The water and sewer budget report, which the City Council did not hear at the May 4 work session, includes a request for a 4.5 percent water and sewer rate increase.

The City Council is reportedly scheduled to discuss the report at a Tuesday, May 11 work session.  It will be the third time the water and sewer budget report has been on a work session agenda, and maybe the third time will be the charm.

The proposed increase is 4.5 percent for both customers inside and outside the city limits for the 2021-2022 fiscal year, which begins July 1.  Greensboro water and sewer customers outside the city limits pay about 2.5 times the inside rate.  For those inside the city, the increase for an average customer will be $2.12 per month, and for those outside $5.28 a month.

According to the report, Greensboro currently has lower water and sewer rates than Winston-Salem, Durham, Charlotte, Raleigh, High Point and a bunch of other cities.  Burlington does, however, have lower rates than Greensboro.

Water Resources, like everything else in the country, was affected by the COVID-19 shut downs.  Currently the water department is owed about $1.5 million in outstanding bills. 

Water Resources Department Director Mike Borchers said that his department is working with the Neighborhood Development Department to assist those who are eligible in applying for federal funding to help pay their bills.  The federal rental assistance programs also have money available to help people pay their utility bills, including water and sewer.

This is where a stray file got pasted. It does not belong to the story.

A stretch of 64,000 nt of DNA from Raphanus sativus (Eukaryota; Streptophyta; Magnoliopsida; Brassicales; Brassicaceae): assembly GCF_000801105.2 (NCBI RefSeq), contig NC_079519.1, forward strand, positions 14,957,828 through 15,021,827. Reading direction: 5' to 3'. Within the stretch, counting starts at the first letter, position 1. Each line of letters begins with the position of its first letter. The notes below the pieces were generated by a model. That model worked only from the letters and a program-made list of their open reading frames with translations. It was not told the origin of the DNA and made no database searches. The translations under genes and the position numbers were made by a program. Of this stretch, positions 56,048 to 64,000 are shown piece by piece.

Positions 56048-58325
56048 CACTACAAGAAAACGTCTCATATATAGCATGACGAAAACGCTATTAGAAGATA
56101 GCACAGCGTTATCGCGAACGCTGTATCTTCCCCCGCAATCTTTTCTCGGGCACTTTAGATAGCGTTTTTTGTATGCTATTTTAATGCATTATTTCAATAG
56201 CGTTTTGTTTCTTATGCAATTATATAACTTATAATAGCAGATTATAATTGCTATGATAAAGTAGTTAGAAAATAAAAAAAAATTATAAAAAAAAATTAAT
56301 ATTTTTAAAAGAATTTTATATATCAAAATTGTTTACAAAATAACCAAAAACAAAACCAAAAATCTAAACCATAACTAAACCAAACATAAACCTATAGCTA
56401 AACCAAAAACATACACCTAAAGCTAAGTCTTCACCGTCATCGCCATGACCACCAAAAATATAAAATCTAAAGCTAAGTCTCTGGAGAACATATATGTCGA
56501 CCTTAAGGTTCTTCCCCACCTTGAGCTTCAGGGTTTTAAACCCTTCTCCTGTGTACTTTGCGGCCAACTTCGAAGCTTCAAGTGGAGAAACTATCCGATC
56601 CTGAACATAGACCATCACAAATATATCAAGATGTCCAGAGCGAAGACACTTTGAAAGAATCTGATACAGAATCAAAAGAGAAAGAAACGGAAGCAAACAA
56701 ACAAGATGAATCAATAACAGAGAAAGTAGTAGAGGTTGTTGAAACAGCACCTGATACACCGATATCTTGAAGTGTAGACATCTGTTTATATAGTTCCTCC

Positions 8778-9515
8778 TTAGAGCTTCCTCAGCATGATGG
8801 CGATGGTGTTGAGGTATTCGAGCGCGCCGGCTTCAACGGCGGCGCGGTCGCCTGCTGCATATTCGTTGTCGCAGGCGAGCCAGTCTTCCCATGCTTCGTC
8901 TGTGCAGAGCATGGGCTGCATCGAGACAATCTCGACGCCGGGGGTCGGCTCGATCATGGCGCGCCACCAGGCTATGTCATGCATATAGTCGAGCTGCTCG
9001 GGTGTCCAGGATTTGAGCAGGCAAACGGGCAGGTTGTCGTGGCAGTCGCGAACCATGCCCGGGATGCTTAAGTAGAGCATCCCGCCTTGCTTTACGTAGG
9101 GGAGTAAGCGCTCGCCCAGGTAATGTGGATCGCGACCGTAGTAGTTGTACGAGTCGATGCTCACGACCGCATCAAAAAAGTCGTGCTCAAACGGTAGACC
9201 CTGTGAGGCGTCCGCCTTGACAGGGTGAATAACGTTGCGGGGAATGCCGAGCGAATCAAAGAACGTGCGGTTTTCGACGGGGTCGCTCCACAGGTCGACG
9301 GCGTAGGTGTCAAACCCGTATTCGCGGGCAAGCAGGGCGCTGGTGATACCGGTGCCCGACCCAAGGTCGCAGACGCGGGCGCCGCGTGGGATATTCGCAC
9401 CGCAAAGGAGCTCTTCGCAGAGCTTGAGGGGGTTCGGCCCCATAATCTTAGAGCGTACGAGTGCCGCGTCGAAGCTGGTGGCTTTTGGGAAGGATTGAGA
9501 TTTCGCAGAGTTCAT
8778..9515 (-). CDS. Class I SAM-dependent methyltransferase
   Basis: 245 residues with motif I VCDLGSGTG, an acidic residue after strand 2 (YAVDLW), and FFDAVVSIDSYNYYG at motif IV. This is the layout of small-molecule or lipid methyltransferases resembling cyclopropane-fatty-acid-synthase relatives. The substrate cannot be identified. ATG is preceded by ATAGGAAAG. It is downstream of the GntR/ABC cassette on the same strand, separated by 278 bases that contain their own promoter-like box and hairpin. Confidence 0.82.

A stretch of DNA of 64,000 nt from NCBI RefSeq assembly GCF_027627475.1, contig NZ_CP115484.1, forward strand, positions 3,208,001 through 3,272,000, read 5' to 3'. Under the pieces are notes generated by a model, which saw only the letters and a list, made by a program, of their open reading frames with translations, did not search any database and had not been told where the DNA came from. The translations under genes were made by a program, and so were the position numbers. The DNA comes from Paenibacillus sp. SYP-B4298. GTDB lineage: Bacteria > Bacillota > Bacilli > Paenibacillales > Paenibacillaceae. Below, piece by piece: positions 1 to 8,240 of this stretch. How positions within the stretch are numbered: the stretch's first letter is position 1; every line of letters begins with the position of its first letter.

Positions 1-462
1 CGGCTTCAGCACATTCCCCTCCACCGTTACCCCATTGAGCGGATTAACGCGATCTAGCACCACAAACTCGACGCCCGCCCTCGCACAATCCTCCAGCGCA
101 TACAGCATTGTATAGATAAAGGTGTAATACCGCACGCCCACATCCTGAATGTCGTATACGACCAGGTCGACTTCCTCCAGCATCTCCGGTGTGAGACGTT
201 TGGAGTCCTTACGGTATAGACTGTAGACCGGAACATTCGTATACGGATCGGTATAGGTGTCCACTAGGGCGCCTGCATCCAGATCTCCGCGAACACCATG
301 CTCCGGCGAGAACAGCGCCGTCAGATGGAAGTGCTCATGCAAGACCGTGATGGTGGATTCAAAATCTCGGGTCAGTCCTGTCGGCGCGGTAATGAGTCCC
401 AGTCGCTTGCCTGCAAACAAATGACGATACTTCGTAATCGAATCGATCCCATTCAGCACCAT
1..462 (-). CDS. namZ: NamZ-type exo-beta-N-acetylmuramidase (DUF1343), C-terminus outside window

Borchers said, “It is our hope and expectation to collect the vast majority of that.”  He added that he also expected it would take some time for those bills to be paid.

Another major effect COVID-19 had on the Water Resources department was a significant reduction in commercial water usage, which resulted in a reduction in revenue.

Borchers said that because of the reduced revenue, “we tightened our budgets,” and one way of doing that was reducing expenditures on capital improvement projects.

Borchers said that with revenues picking back up and with the additional revenue from the rate increase, he hoped to be able to get back on schedule with the capital improvement program. 

The Water Resources goal was to be on schedule to rehabilitate 1 percent of the water and sewer lines in the city every year by 2023, and because of the reduction in capital improvement projects that goal has been pushed back to 2027.